But that situation was unusual and even if did ended up in your holding tank the sediment filter on the pump woul catch it. Consider that if you stay in a motel in a rual area the water could be from a well and you don't filter the water. People aren't becoming sick from using motel water.
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Old 08-02-2019, 12:46 AM   #6
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But that situation was unusual and even if did ended up in your holding tank the sediment filter on the pump woul catch it. Consider that if you stay in a motel in a rual area the water could be from a well and you don't filter the water. People aren't becoming sick from using motel water.

If I DON'T see it, it may or may not be in the water, ... but when I DO see it and know it's there, and do nothing, I'm choosing to ignore it, ... knowing that that cg system has "stuff" in the water system, I choose not to ignore it, so I choose to use a filter, ... I certainly don't have to, but I choose to, ... to each his own, ...
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Old 08-02-2019, 02:01 AM   #7
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Here's an interesting video to watch about drinking water and RV's.

I drink ice tea made at home that I take a couple gallon jugs with me and if I need more, I use a gallon of bottled water. Coffee the same way. That and brown pops and some juice keeps me hydrated just fine.

Campground water is for showers and dishwashing and I hesitate with the dishwashing if there is any odor at all, usually a sign of bacteria, sulfur or something that I don't want.
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Old 08-02-2019, 07:06 AM   #8
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Here's an interesting video to watch about drinking water and RV's.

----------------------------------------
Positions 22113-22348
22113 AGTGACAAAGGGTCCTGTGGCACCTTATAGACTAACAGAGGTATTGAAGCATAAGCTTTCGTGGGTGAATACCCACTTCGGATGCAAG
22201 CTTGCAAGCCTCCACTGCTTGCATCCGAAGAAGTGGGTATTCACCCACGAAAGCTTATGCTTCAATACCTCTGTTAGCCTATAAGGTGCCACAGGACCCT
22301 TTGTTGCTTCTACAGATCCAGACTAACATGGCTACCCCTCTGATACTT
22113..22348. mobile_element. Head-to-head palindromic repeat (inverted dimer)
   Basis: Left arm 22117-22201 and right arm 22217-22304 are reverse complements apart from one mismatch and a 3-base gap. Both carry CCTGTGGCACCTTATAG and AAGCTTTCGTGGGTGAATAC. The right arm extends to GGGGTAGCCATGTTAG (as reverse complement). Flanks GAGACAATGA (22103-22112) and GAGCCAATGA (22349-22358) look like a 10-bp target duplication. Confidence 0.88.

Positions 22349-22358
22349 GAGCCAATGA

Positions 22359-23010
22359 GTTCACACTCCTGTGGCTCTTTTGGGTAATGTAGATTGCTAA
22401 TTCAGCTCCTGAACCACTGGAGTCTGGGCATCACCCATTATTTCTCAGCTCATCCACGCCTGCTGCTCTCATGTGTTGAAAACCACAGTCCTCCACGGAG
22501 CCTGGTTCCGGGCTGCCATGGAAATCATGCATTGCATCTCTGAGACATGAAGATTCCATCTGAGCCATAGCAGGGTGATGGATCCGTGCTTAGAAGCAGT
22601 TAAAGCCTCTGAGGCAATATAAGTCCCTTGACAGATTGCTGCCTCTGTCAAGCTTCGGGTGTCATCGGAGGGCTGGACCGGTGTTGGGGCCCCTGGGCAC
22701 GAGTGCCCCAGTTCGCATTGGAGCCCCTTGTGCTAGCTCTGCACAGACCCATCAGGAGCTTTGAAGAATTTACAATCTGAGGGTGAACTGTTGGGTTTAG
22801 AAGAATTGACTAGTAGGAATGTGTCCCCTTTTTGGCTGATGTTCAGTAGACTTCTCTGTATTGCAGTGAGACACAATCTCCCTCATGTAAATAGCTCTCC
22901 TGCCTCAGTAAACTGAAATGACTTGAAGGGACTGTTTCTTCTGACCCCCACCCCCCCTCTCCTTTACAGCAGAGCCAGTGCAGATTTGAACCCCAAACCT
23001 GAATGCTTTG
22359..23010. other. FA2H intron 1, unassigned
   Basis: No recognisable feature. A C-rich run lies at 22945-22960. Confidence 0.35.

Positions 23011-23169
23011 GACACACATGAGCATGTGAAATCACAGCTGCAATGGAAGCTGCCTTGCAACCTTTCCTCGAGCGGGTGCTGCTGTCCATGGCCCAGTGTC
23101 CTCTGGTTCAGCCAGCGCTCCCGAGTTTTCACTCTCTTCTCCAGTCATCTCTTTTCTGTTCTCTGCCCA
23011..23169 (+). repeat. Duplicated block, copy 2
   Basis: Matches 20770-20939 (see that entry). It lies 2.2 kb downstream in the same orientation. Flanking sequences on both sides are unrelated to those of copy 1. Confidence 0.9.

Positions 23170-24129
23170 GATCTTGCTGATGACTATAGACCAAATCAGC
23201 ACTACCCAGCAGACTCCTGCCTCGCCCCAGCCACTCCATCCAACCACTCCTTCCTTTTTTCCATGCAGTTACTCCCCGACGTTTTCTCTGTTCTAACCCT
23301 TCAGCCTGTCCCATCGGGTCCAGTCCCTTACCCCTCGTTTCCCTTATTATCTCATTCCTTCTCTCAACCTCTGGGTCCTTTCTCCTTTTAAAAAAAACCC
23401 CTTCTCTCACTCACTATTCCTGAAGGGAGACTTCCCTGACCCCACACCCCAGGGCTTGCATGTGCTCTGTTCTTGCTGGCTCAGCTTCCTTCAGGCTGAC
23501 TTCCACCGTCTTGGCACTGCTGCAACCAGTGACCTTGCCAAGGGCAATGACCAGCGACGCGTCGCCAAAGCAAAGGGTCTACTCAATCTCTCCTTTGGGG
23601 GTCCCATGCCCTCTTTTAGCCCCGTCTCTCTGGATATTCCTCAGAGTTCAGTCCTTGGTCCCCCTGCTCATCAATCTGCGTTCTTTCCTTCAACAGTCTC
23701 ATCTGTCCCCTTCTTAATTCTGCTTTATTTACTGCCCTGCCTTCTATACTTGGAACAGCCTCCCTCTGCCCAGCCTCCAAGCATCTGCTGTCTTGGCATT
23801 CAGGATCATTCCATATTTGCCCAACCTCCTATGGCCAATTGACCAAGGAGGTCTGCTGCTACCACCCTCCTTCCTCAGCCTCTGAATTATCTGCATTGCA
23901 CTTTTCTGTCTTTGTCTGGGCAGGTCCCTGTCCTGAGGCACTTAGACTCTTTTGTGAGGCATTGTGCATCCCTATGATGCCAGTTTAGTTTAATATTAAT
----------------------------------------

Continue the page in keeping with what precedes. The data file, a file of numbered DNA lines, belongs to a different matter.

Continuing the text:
I drink ice tea made at home that I take a couple gallon jugs with me and if I need more, I use a gallon of bottled water. Coffee the same way. That and brown pops and some juice keeps me hydrated just fine.

Campground water is for showers and dishwashing and I hesitate with the dishwashing if there is any odor at all, usually a sign of bacteria, sulfur or something that I don't want.
I saw that video as well and it's what got me thinking. I buy the filter that goes on the hose and think I may just be wasting my money. They really never mention that the water from an RV park has to be safe by law. Most RV parks get there water from a municipal water source so there isn't going to be bacteria in treated municipal water systems. If your in a National Park and drinking well water it still has to be treated and safe by law. There are water fountains, rest rooms in the park that the general public uses and when was the last time you heard of people getting sick from drinking the water. I have a clear collapsible water tote that I use that I have used when our fresh water has run out and after hauling water in it I've never seen any sand or rust particles in the tote. Just got me thinking that I'm wasting my money on inline water filters.
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Old 08-02-2019, 07:12 AM   #9
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This is one of those "Personal Preference" type situations. Personally...we've never had a water filter...internal or external since 1984. I also drank out of a hose at a young age.
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Old 08-02-2019, 07:42 AM   #10
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I starting to think that people just don't trust the municipal water system or the park to properly treat their water. I guess it's possible that a park could lapse on treating the water but I would think you would have heard something about people getting sick at a park.

I think that I will buy an inline filter and only use it when I smell odour from the water source. There are some areas out west that I have come across that have a sulfur smell and an inline charcoal filter should help but if the water smells and tastes fine I think I'm going filterless.